In contrast to the UK, the clear bias in continental Europe is towards self-management of cash. The Volvo Trucks Europe fund, based in Gent in Belgium, carries out its own cash management on grounds of cost although the fund does not, as with most others, use straight bank deposits alone. "Quite simply we believe that it is the cheapest way and think that we have it under control," says fund manager Roger Claeys. "We spread our investments in about seven or eight different products. We buy a note or invest in a fund and that is it."

Cornelius Willemsen, managing director of the Dfl1bn ($510m) Internatio-Muller Pension Fund in Rotterdam says: "All our cash is managed in-house, which means that we have a list of banks with which I am authorised to deal."

He continues: "We feel we can do it reasonably well. We try to keep the cash level as low as possible and we monitor the amount of cash on a continual basis, constantly updating our buying lists for shares and bonds."

André Perrinjaquet, treasurer of the Sfr1bn ($714m) Fabriques de Tabac Réunies fund, based in Neuchatel in Switzerland, takes a similar view. He accepts the specialisation argument for long-term investments but believes that his own team is better equipped for the short term.

"We assume that managers are better equipped than we are to manage equities and bonds, whereas for short-term investments I know when I need the funds and how long I can put them on deposit. There is not much added value in going via someone who is specialising in that."

He adds that within the fund's current asset allocation the short-term cash requirement should be kept at a minimum. As for more sophisticated investments: "We have not considered using money market funds because it doesn't tie in with our strategic policy. When we say short term, we really mean short term. Money market funds might buy bonds with longer maturity. We place cash on short-term deposit and we have no money market transactions or fees."

Svein Garberg, managing director of the Nkr4.5bn ($630m) Meieribrukets fund in Oslo puts forward a similar argument. "We are very light in short money because we have transparent liquidity flow here. We know when money goes out from here and we have nearly all our money in bonds and equities," he says. "Our money is mostly on deposit with specified banks but for the last year it has been a very limited amount."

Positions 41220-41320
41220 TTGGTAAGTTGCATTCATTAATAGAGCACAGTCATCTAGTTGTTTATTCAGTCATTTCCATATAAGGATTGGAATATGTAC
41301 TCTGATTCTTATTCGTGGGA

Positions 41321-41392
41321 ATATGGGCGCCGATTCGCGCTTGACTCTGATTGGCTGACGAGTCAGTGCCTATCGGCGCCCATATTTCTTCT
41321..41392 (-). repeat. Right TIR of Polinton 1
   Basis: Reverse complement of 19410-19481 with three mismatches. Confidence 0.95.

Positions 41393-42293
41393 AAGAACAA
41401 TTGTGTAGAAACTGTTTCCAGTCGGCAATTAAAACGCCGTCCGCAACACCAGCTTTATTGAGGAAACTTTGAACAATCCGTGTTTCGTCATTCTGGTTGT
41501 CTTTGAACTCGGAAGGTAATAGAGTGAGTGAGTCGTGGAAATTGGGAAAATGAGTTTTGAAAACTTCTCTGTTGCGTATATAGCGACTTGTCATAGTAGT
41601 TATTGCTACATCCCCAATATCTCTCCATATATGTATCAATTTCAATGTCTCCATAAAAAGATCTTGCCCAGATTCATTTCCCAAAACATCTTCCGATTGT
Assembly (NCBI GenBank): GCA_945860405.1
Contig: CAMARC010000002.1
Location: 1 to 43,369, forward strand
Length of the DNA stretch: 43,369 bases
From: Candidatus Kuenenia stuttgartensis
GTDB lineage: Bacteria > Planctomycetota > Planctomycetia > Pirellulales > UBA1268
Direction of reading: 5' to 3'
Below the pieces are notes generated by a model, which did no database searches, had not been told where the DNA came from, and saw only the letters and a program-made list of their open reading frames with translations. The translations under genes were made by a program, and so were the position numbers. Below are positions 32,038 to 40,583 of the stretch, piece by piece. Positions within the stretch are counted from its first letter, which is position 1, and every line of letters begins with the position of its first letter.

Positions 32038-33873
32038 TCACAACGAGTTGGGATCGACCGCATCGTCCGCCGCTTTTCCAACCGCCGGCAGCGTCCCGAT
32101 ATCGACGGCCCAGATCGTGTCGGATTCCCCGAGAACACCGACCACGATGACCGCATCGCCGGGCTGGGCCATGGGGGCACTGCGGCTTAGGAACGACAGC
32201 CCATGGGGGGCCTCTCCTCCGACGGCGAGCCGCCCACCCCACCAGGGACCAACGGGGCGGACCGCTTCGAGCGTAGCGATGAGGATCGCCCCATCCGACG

Not all European funds are self managing for cash, however. John Zeilstra, treasurer of the Dfl300m ($154m) Philip Morris fund in Bergen Op Zoom in the Netherlands says that cash management is delegated to the fund manager simply because they feel it to be the easiest way to handle it. Control by the fund itself in this case is limited to setting targets for the fund manager.

Aon's Mendel is ambivalent about the holding of cash by fund managers, believing that eventually they will outsource it as an element of custody. "I would say that most fund managers are outsourcing or are close to outsourcing their custodial advice for cash management. Most fund managers offer a range of banks rather than the whole thing going to one bank. You usually get the option to choose how many it goes to."

Much of Mendel's advice derives from the need to avoid any Barings-style difficulties with cash on deposit. Trustees obviously need to be aware of the credit rating of banks where they hold cash on deposit.

But while continental managers are careful in selecting deposit banks they are unconvinced by Mendel's argument for custodians. Claeys and Perrinjaquet cite cost and the simplicity of managing cash themselves.

Mendel believes that argument is going his way. "Trustees will be increasingly aware that cash is an easy asset to lose and are beginning to look at it more carefully. Once you have sorted out the custody arrangements for your equities why leave it there? Why not sort it out for everything?""